(a) Research historically what was happening to the Jewish people at this time and why they were waiting so desperately for a new king.
2. Jesus’ Birth
Why there was no room at the inn and how Jesus was born in a stable and placed inside the manger.
Read Luke 2: 1–7, see The Catholic Youth Bible (p. 1207)
Bethlehem was the holy city, known as the city of David. It was prophesised that Jesus would be born there and, being a descendant of King David, it would stand to reason he was the king the Jews were waiting for.
Read Matthew 2: 4–6, see The Catholic Youth Bible (p. 1124)
(b) Research: Census in the Roman world. Is there an historical basis to the story that Joseph and Mary had to go to Bethlehem for a census? Was it required that one had to go home to be counted?
If this has no historical basis, does the story have merit at a faith level?
3. Shepherds: the shepherds come and worship at the stable where Jesus is born after the angels appear to them.
Read Luke 2: 8–20, see The Catholic Youth Bible (p. 1208)
The shepherds featured prominently in Luke’s Gospel. Was it a metaphor for Jesus, as the Good shepherd, who came to all those who were outcasts, marginalised or who had left the ‘flock’?
In Jesus’ time, shepherds were nomads, what we call Bedouins today, and were not trusted by the local people.
‘They were outsiders, literally and metaphorically ‘out there’, out of sight, out of hearing, out of mind, beyond the edges of civilized society … this new ‘king’ could not be more different from the ‘divine’ Augustus (Roman Emperor)! Indeed he turns all notions of kingship and of … sovereignty on their heads.’
T. Dennis, The Christmas Stories, p. 113
‘The shepherds bring no gifts with them. That is not necessary … they should do God’s work. And they do so, “making known” what he has “made known to them”.’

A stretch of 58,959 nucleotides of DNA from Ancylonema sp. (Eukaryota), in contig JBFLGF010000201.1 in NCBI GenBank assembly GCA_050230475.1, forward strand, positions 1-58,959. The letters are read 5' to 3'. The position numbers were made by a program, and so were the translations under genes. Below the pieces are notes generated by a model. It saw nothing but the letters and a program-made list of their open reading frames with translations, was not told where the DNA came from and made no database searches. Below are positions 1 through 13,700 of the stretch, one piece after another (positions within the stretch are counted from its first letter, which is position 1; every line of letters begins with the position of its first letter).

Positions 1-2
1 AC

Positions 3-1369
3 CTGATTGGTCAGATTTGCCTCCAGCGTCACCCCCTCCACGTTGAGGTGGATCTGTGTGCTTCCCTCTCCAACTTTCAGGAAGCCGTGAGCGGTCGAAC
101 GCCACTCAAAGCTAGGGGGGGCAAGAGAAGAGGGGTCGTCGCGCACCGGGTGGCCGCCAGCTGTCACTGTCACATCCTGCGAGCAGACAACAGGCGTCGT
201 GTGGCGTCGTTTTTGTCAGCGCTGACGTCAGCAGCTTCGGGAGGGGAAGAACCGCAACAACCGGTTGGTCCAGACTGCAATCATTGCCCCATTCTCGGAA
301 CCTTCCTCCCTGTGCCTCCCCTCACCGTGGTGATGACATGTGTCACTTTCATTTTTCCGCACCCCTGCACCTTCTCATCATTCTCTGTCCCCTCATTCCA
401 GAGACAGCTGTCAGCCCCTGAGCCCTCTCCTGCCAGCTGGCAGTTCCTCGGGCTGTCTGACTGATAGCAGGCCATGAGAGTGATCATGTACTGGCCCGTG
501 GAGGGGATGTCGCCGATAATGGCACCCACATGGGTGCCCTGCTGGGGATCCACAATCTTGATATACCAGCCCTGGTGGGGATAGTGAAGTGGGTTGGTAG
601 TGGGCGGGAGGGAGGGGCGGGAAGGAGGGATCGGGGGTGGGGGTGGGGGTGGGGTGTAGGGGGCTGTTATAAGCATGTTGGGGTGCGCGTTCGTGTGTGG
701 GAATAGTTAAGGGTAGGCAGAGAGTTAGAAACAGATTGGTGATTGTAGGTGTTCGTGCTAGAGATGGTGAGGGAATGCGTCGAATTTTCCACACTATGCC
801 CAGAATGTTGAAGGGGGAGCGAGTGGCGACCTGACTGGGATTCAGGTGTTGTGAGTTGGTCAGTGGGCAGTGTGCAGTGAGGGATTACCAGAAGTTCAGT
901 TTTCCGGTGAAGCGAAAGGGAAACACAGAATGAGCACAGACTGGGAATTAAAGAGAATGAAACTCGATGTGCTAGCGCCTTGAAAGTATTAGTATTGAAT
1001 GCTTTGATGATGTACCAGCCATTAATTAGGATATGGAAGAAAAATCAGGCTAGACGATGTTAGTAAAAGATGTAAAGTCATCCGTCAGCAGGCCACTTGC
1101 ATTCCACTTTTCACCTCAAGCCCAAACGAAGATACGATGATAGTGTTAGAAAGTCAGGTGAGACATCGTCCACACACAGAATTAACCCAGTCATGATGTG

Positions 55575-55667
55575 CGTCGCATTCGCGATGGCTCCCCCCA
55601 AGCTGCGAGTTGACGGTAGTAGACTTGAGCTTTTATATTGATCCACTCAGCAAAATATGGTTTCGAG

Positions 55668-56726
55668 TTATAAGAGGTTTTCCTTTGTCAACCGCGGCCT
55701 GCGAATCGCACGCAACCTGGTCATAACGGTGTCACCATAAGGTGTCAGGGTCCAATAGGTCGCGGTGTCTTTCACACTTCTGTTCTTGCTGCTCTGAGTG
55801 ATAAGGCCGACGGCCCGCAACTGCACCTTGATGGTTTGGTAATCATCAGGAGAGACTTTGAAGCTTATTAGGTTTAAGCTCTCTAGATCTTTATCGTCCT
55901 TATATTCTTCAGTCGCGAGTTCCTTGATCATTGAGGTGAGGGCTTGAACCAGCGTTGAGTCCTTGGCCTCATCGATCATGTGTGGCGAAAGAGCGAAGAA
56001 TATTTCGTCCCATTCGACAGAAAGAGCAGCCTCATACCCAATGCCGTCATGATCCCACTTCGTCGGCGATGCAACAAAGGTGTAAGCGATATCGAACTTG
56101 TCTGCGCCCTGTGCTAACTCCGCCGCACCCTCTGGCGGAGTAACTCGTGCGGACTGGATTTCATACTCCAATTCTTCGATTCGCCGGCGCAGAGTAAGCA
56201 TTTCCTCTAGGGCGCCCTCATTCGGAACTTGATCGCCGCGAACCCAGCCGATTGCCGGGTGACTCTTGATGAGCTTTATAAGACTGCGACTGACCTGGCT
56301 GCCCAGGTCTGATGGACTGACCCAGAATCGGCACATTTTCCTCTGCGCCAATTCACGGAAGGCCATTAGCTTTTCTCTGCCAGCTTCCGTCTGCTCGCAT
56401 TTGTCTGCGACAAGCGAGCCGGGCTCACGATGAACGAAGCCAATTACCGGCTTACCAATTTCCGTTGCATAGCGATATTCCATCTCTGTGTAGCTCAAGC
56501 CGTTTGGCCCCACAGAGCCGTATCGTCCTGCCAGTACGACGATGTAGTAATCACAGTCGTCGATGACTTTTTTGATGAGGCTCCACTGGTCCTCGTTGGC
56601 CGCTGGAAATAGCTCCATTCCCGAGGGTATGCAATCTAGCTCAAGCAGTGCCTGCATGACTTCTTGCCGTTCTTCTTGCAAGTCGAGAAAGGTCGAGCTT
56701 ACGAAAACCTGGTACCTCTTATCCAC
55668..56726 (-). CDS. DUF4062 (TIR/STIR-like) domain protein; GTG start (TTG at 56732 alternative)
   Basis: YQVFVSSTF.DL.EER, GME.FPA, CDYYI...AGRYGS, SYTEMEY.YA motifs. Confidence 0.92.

T. Dennis, The Christmas Stories, p. 116
(c ) Research the role of Bedouins, nomads and shepherds in the time of Christ. Who were the other outsiders? Why was it important for Luke to emphasise that Jesus’ kingship was first revealed to shepherds—the least important ‘subjects’?
4. Three Wise Men: three wise men from the east who come bearing gifts to baby Jesus and why they need to keep it a secret from King Herod.
Read Matthew 2: 1–12, see The Catholic Youth Bible (p. 1124)
January 6 is called the Epiphany, a celebration of the Wise Men’s arrival. ‘The Wise Men’ comes from the ancient word, ‘magi’, meaning sages, magicians or miracle workers or astrologers. They were more likely to have been what we call astronomers.
According to tradition, they followed a star they saw from their home somewhere east of the Roman Empire’s borders in Palestine. Historians and astronomers believe the star was a line-up of several planets that occurred in 7 or 6 BC (Scholars believe there was a counting error with Jesus’ year of birth).
The magi were powerful men that not only watched the heavens, they could predict the fall and rise of kings. Each of the gifts of the wise men therefore has a particular significance.
‘Gold is a gift fit for a king, and on their arrival in Jerusalem, the wise men made it clear that had come to do homage to the King of the Jews.’
C. Hayden, O Come, Let Us Adore, p. 33
(d) Research: Who were the 3 wise men? Where had they come from? Why did they bring gifts? Why were these gifts (list the three gifts) relevant?
(e) Read Matthew’s Gospel and interpret the scene of the magi literally, answering the questions above. Then, search the internet for historical references to the story.
(f) Compare the two versions. What conclusions do you make about the magi and their existence? Can it be taken metaphorically? If so, what did it mean to the listeners of the gospels of the day? In other words, what was the message Matthew and Luke were trying to give early Christians?
(g) Buddha’s birth was also unusual. Look up details of Buddha’s birth and compare and contrast to Jesus’ circumstances. What conclusions do you draw from your research?
Suggested Classroom Activities